Creep of Patent Eligibility Goulash

Introduction:

I have written frequently about the morass of “logic” created by the courts regarding the patent eligibility of computer implemented business methods and software.  This logic pertains to whether the software is an “abstract idea” and therefore not eligible for patent protection.  This is a fluid topic.  It has been termed eligibility goulash by a judge of the Court of Appeals for the Federal Circuit (CAFC), the final arbiter of most patent issues.

I have written that that this patent eligibility goulash has expanded beyond computer software and computer implemented business methods.  See Mechanical Engineering Patents and Eligibility Goulash.  The CAFC expanded this confusion of patent eligibility and debate of abstract ideas to digital cameras in the June 2021 decision of Yu v. Apple.  Judge Newman vigorously dissented, believing the majority judges totally misunderstood the issue and the applicability of the Section 101 exception of patent eligibility.

Discussion:

The patent in question pertained to an arrangement of multiple digital cameras used to take simultaneous images of the same object.  The multiple images are digitally combined to create an enhanced image.

The CAFC majority looked at the components used in the camera combination device and determined the components were well known in the technology.  Also combining photo images was also well known.  The majority then (somehow) determined the camera combination was utilizing an abstract idea.  The majority totally confused the issue of novelty (Section 102) with the issue of patent eligible subject matter (Section 101).  Note that this is totally different from the issue of use of computer software to perform a known business or other function.  For example, the primary case that launched this controversy pertained to a computer program used to automatically hedge against an investment risk decision.  Hedging against risk was deemed a well known business method and merely implementing the method using computer software was not a patentable invention.

In Yu v Apple, there was no issue of utilization of computer software to perform a known business practice. Rather, at issue was the arrangement of multiple lens, image sensors, analog to digital converting circuitry, a digital image processor coupled to a memory component that could combine the multiple images to provide a single enhanced image.  As stated by the dissenting judge, the camera subject of the invention “is a mechanical and electronic device of defined structure and mechanism; it is not an “abstract idea”.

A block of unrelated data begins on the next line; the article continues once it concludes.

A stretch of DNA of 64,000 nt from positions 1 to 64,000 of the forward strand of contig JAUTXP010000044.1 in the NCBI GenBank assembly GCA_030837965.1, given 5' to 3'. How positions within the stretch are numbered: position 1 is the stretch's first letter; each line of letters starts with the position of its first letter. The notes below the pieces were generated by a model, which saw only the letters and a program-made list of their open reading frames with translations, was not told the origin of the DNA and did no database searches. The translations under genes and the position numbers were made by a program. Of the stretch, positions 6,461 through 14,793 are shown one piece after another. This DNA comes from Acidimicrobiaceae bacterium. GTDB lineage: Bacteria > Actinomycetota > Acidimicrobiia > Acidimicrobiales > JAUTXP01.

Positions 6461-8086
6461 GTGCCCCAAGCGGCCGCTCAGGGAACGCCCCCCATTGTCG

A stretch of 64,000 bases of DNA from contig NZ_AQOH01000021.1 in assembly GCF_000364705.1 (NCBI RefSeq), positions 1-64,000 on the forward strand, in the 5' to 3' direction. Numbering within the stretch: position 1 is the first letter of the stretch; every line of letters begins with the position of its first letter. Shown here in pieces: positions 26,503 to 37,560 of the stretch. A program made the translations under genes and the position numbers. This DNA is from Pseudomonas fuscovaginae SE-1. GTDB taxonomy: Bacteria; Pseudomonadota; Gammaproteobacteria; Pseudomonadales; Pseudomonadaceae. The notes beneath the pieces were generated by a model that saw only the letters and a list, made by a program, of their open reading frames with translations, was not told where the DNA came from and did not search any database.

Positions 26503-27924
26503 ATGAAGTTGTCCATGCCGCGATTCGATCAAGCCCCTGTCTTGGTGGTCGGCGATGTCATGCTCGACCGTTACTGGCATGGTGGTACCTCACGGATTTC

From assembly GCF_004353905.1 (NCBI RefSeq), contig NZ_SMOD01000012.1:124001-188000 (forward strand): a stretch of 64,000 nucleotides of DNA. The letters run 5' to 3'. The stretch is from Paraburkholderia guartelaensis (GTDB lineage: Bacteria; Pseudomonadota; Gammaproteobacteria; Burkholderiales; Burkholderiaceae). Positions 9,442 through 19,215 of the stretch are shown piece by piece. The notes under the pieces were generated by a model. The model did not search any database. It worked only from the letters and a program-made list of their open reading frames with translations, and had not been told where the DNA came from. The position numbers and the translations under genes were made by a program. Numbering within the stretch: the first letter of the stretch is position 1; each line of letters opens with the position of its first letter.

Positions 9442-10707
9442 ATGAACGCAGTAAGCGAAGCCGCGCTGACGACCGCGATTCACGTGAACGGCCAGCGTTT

In contrast, the majority determined that photo image enhancement was well known and therefore constituted an abstract idea.  The majority stated “the claimed (camera) configuration does not add sufficient substance to the underlying abstract idea of (photo image) enhancement – the generic hardware limitations of claim 1 merely serve as a ‘conduit for the abstract idea’”.

My point is that the dissenting judge was correct.  The majority is confusing the issue of patent novelty with the issue of patent eligible subject matter.  The majority is allowing the “abstract idea” controversy to creep into patentability issues of electro-mechanical devices.  A camera is a device that is certainly eligible for patent protection, provided the camera configuration is also novel and the camera improvement is not obvious.  The majority in the Yu v Apple decision is inexcusably “muddying the waters” of the already confused issue of when are computer software or computer business methods patent eligible subject matter.  (I believe it is well settled that merely utilizing computer functionality to implement a known accounting or business practice is not patentable.)

Note there is a sub-issue tracing through the Yu v Apple decision.  The issue is that the single claim examined by the court was deemed to be written a high level of generality.  However, it was acknowledged that the specification (and drawings) showed detailed examples of novelty and non-generic specificity.  Perhaps the court should have looked at other claims, i.e., claims describing more detail of the digital camera structure.  This may have prevented the majority from going off on the “abstract idea” tangent.

Conclusion:

The issue regarding when is computer software or computer implemented business method patentable is highly nuanced.  See Patenting Computer Software.  Even the judges of the CAFC do not seem to understand the issue of when improvements are eligible for patent protect.  This is unfortunate and only adding confusion. An inventor needs to consult with knowledgeable patent counsel to sort through the issue.  This muddled issue is NOT an excuse not to timely file a provisional application for patent protection.  See DIY Provisional Applications.

 

© David McEwing 2021